Security in Native Client Is Lock Tight

By Clint Boulton  |  Posted 2008-12-11 Print this article Print

Q: What is Native Client and why function-targeted extensions (such as Google Gears) cannot fill the gap for specific horizontal scenarios?

Bridge: We view Native Client as a function-targeted extension. Basically, what Native Client is, is a technology for allowing Web developers to get access to the enormous computational power that exists on users' machines today. There's a significant gap today between the computational performance you can achieve with a program running natively on a machine and what you can do via JavaScript in a Web browser. So, really we're trying to bring that power to developers so that they can create new types of applications that employ native code. We released this this week is that it was at a stage that we felt like it was ready to share with the open-source community and the security community to get feedback from them. We want the security community to really try and break out of it so that if we decide to incorporate it inside a product down the line we've hopefully addressed the security issues in the technology. The security community on the Internet and the open-source community have a great history of finding things that are incredibly obscure.

Q: When we're dealing with Web applications, security is always a concern, but why is this such a big concern with Native Client?

Bridge: Native code is generally viewed as very scary. Native code is what the applications on your computer run right now and that means when it's installed on your computer it has access to the underlying parts of your system, such as the hard drive and the network subsystem. It allows applications to do scary things like erase your hard drive or spread malware over the network. The approach that we've taken with Native Client is that we've only allowed the native code to run on these models to do a select set of things, so you can't access the network or the files on the computer. It keeps users safe from all kinds of security concerns.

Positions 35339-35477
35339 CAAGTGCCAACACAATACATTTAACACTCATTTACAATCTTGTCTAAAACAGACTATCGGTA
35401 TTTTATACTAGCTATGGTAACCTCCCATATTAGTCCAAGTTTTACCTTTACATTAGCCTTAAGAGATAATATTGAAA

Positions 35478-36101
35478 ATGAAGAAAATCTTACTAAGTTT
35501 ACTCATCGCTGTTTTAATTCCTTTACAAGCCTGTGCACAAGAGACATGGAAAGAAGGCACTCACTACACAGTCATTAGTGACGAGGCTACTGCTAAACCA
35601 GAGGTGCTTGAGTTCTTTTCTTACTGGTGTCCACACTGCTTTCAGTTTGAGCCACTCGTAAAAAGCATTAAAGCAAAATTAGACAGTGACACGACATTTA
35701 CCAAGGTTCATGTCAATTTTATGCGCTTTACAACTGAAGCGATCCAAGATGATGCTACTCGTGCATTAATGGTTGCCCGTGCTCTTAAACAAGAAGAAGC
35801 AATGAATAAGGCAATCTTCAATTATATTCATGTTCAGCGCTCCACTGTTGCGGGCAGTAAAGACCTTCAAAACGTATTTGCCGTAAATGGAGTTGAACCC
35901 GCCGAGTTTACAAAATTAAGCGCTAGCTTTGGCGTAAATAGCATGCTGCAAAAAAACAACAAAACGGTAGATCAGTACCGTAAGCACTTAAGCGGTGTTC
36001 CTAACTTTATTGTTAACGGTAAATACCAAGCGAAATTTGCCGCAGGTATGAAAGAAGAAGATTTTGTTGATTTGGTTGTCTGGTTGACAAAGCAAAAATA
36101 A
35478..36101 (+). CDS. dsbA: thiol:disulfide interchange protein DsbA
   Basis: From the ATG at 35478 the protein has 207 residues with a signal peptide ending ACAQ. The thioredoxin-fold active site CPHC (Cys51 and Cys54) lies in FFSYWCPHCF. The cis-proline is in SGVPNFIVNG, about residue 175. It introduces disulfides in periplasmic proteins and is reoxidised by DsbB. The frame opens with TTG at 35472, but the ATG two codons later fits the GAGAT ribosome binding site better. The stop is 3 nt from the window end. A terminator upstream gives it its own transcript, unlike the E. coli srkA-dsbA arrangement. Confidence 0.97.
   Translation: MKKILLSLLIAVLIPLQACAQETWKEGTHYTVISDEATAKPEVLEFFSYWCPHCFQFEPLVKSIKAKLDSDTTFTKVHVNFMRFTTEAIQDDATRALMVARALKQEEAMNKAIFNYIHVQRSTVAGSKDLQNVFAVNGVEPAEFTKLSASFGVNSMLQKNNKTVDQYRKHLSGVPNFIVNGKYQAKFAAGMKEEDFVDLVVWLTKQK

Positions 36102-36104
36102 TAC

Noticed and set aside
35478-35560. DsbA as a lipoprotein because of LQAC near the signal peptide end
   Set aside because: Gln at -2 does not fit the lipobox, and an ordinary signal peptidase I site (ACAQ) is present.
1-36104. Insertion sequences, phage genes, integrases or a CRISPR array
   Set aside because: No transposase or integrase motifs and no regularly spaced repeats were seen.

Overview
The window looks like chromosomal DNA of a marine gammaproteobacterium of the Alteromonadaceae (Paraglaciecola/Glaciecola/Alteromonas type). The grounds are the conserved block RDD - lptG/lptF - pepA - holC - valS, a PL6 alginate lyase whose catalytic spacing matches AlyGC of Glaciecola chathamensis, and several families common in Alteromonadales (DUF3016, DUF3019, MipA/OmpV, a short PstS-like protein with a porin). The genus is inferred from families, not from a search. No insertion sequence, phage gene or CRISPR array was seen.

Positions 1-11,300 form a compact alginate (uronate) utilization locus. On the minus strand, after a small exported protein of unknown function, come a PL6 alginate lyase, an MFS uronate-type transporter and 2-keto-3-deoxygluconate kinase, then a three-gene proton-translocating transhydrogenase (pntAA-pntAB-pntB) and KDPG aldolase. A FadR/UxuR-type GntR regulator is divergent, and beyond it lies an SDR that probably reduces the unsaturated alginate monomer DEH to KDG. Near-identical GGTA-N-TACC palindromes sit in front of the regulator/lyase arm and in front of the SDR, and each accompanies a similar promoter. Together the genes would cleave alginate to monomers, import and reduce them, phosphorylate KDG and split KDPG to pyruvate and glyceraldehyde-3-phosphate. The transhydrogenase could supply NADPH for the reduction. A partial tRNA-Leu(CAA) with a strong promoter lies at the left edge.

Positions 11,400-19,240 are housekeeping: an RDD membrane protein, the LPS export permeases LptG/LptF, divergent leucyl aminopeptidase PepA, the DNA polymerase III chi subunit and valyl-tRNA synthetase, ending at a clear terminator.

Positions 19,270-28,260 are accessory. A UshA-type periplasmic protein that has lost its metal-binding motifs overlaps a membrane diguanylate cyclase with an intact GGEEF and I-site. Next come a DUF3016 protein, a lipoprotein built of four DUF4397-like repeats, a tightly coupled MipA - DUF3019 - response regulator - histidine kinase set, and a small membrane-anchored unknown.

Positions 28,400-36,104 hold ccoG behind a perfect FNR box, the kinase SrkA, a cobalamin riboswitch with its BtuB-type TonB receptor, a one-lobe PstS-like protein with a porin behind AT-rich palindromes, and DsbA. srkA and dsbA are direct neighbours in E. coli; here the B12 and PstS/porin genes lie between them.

Q: So what did you do to lock up the native code for Native Client? [Warning: the following answer is best enjoyed if you're a developer].

Chen: Native code modules typically have full access to the operating system interface and that's the way they get access to the network and file system. In the Native Client container, we give the native code module access to the browser, so it can interact with the browser the same way JavaScript with the browser, that is safely interacting with the DOM and such. The system prevents the native code module from interacting with the operating system. What we need to implement is reliable disassembly of x86 code and that's sort of like the holy grail if you will, or the very difficult problem that other people have sometimes considered not possible. We basically set up a set of rules and have a static validator that dissembles the code and is able to check that the rules are followed and because the rules are followed, we're able to check that we're getting reliable disassembly. Then we can determine which instructions we do allow or do not allow in the native code module.

Upson provides a high-level answer for us non-geeks: With modern programming techniques, it's very hard to know what a program does, and that makes it difficult to say whether something is going to do something bad to your machine. Basically what we've done with Native Client, is made it so that with the native client module, you can't do a lot of the tricky things that make it difficult to understand what the program is doing. You can only do the core functionality of what the programs are allowed to do. That allows us to look at it and see whether it is going to do something dangerous.


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